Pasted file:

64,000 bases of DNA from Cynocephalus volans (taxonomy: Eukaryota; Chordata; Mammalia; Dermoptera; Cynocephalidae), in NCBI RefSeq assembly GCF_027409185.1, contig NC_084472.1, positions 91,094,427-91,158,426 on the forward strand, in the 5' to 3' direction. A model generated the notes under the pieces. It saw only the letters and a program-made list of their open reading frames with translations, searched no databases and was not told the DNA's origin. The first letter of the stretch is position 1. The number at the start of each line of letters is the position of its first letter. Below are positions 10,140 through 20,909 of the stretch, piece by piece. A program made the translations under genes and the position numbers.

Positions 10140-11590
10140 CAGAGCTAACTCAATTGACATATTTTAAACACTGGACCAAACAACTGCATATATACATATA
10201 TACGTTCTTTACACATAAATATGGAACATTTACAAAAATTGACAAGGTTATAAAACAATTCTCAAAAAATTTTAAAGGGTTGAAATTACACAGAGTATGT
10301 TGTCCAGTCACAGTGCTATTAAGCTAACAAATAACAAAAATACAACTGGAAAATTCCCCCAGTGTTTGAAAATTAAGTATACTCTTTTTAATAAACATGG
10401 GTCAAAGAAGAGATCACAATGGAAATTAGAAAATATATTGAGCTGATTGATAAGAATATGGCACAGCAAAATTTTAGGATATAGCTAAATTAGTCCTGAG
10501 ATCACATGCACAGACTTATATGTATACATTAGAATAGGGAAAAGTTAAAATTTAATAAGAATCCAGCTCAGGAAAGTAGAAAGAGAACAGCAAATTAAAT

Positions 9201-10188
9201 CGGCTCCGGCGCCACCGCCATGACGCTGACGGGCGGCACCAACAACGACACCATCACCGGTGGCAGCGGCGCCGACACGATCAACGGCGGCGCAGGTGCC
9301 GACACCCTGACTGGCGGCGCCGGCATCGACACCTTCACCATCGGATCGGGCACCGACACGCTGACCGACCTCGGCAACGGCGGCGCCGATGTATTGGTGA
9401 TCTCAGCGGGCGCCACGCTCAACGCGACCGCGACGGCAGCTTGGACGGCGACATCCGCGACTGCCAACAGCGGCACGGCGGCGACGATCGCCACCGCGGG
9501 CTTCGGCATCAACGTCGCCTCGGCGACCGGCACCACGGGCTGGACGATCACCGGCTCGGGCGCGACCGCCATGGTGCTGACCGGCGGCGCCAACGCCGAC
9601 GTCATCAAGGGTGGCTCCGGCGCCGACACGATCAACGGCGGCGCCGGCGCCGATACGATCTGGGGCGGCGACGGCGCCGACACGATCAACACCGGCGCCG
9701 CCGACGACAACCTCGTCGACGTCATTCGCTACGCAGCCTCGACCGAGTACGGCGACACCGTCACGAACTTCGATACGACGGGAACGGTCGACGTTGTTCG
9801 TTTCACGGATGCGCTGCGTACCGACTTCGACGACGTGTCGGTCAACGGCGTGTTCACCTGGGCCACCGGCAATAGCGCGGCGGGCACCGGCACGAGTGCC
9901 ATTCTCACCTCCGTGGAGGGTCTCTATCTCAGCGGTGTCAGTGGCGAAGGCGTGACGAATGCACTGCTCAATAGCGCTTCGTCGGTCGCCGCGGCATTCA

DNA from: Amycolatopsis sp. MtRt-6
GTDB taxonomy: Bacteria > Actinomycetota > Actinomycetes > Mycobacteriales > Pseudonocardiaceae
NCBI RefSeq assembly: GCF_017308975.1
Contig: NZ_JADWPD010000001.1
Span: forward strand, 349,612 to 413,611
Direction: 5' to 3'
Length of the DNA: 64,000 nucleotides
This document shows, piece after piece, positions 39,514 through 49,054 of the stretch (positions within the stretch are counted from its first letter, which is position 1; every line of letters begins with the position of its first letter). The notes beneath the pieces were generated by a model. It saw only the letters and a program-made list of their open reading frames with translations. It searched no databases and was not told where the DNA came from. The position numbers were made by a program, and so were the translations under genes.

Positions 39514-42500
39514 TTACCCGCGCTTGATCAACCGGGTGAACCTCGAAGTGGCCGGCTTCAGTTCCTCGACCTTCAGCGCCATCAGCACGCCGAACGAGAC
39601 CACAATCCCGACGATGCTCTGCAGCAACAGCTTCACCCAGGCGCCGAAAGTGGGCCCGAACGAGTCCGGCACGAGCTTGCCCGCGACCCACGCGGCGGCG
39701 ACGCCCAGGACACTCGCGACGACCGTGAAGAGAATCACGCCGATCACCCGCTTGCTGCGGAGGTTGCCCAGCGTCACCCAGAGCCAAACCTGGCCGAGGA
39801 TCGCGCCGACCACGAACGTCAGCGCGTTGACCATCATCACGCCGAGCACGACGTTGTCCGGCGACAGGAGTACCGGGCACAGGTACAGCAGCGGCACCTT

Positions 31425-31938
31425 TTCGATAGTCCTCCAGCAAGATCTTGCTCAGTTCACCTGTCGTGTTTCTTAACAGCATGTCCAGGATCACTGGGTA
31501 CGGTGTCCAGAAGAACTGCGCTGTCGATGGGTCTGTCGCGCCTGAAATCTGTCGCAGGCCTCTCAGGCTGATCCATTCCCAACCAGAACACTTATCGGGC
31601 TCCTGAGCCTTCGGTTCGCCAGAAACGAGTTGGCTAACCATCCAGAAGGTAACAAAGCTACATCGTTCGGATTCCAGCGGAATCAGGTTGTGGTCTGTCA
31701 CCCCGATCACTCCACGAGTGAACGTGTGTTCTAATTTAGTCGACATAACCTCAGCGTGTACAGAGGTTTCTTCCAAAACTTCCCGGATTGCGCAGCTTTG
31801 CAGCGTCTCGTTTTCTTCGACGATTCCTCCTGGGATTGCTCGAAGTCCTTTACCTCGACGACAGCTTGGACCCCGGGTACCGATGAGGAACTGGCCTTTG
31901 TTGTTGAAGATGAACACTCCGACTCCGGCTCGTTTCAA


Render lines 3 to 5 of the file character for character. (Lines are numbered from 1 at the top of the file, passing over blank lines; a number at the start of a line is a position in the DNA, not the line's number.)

10140 CAGAGCTAACTCAATTGACATATTTTAAACACTGGACCAAACAACTGCATATATACATATA
10201 TACGTTCTTTACACATAAATATGGAACATTTACAAAAATTGACAAGGTTATAAAACAATTCTCAAAAAATTTTAAAGGGTTGAAATTACACAGAGTATGT
10301 TGTCCAGTCACAGTGCTATTAAGCTAACAAATAACAAAAATACAACTGGAAAATTCCCCCAGTGTTTGAAAATTAAGTATACTCTTTTTAATAAACATGG